By Frank Edward Paco Smith, Jr. JP
On 13th March, it was reported that the Organisation of American States (OAS) Anti-Corruption Mission intends to conduct a site visit to Belize. Needless to say, upon reading this, I was immediately hit with a myriad of thoughts. For those who are not aware, let it be known that their visit should prove “instructive”, at the very least.
Paco Smith staunchly advocates the emergence of civil society to serve as a proactive force toward positive change within the policy development arena. Among his many involvements, he is a co-founder of the group Belizean Patriots against the ICJ.
If the OAS is genuine in its effort concerning this matter, they had better re-double their efforts because a truly in-depth assessment of the legal/institutional framework of my nation, coupled with an impartial analysis of both recent and current matters, should reveal that Belize (unfortunately) will prove a classic case-study in institutionalised corruption.
Although, they need not delve much further than the recent case involving the actions of former Minister Elvin Penner, buttressed by his Cabinet colleagues’ blatant attempts to shield him from scrutiny, I certainly hope they do! Thankfully, the aforementioned matter resulted in the chief justice issuing a writ of mandamus, which effectively directed the Compol to do his job and investigate former minister Penner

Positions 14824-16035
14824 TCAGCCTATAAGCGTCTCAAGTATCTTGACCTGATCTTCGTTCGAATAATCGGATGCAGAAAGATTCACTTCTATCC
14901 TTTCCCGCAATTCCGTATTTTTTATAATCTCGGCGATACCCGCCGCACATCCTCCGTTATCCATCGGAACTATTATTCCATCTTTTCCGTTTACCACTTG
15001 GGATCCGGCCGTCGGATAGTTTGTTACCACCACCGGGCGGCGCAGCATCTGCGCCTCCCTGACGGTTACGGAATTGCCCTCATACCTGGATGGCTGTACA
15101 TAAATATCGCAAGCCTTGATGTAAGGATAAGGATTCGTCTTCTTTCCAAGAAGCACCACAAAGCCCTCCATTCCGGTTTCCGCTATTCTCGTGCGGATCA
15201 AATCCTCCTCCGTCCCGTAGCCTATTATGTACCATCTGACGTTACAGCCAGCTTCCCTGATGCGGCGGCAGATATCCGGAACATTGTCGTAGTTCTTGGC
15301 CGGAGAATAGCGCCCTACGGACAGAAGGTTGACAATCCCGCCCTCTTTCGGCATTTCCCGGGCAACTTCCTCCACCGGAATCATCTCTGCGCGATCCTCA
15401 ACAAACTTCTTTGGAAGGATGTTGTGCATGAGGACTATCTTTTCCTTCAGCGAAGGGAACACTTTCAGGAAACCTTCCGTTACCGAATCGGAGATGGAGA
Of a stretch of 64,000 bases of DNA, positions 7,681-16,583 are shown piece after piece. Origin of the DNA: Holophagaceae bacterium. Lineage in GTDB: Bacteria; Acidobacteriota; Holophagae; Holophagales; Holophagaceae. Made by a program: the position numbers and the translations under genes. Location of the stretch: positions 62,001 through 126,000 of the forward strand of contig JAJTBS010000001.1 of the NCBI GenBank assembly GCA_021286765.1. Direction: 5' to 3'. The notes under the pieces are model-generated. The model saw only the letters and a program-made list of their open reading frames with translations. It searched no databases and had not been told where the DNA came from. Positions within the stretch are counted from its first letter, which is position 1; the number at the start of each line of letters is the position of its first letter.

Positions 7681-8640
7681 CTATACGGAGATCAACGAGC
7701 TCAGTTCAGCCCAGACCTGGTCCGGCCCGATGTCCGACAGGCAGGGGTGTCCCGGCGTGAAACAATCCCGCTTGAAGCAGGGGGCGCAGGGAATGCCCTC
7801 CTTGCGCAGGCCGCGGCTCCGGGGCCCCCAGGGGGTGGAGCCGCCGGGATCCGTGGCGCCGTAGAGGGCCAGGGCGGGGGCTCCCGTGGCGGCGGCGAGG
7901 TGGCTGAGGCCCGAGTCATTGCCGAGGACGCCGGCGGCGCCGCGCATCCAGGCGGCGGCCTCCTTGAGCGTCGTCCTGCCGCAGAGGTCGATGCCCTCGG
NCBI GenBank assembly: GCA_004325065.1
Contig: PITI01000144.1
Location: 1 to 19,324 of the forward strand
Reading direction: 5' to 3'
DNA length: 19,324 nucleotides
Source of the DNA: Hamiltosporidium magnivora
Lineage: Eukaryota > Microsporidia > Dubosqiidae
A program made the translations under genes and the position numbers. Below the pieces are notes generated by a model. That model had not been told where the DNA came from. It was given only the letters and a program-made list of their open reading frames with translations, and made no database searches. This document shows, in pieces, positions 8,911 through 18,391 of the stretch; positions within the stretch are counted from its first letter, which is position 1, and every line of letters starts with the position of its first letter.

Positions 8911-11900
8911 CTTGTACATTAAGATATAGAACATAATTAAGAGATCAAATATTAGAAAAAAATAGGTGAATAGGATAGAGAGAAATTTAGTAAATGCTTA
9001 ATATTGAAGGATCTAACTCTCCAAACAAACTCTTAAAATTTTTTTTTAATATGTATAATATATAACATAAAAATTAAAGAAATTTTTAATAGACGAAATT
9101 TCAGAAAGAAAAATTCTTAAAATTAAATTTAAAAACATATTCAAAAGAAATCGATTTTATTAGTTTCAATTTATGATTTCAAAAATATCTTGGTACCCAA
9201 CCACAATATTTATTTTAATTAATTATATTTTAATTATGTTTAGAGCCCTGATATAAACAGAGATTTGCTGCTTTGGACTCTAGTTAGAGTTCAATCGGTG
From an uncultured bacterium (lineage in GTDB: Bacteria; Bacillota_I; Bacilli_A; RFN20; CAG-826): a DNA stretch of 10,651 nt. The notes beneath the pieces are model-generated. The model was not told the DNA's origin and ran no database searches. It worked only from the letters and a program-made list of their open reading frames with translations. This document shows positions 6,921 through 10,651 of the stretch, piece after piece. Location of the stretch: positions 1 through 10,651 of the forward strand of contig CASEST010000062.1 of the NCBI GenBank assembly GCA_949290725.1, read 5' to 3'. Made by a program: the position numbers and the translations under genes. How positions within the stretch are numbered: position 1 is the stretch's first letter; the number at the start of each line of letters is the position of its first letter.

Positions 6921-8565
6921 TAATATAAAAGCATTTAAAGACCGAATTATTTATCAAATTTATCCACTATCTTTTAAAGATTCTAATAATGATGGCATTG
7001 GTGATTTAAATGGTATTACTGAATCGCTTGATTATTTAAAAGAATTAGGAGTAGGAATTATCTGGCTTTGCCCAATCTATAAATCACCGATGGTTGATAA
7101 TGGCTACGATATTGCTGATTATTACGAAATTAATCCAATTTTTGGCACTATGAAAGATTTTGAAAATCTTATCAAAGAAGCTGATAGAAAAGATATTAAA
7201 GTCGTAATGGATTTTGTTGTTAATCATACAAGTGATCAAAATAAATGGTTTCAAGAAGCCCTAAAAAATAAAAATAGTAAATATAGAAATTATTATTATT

. Needless to say, there is no doubt the prevailing powers that be are not too pleased with the decision.
One may be inclined to argue that due to the structure of our legal system, this was made possible. That may be true and thankfully, the CJ demonstrated that irrespective of potential political consequences down the road, he did the just thing. The crux of the matter is in the fact that given the architecture of our legal system, the current administration was able to "legally" postpone former minister Penner coming under the appropriate scrutiny. It remains to be seen whether it is a case of ‘too little, too late’.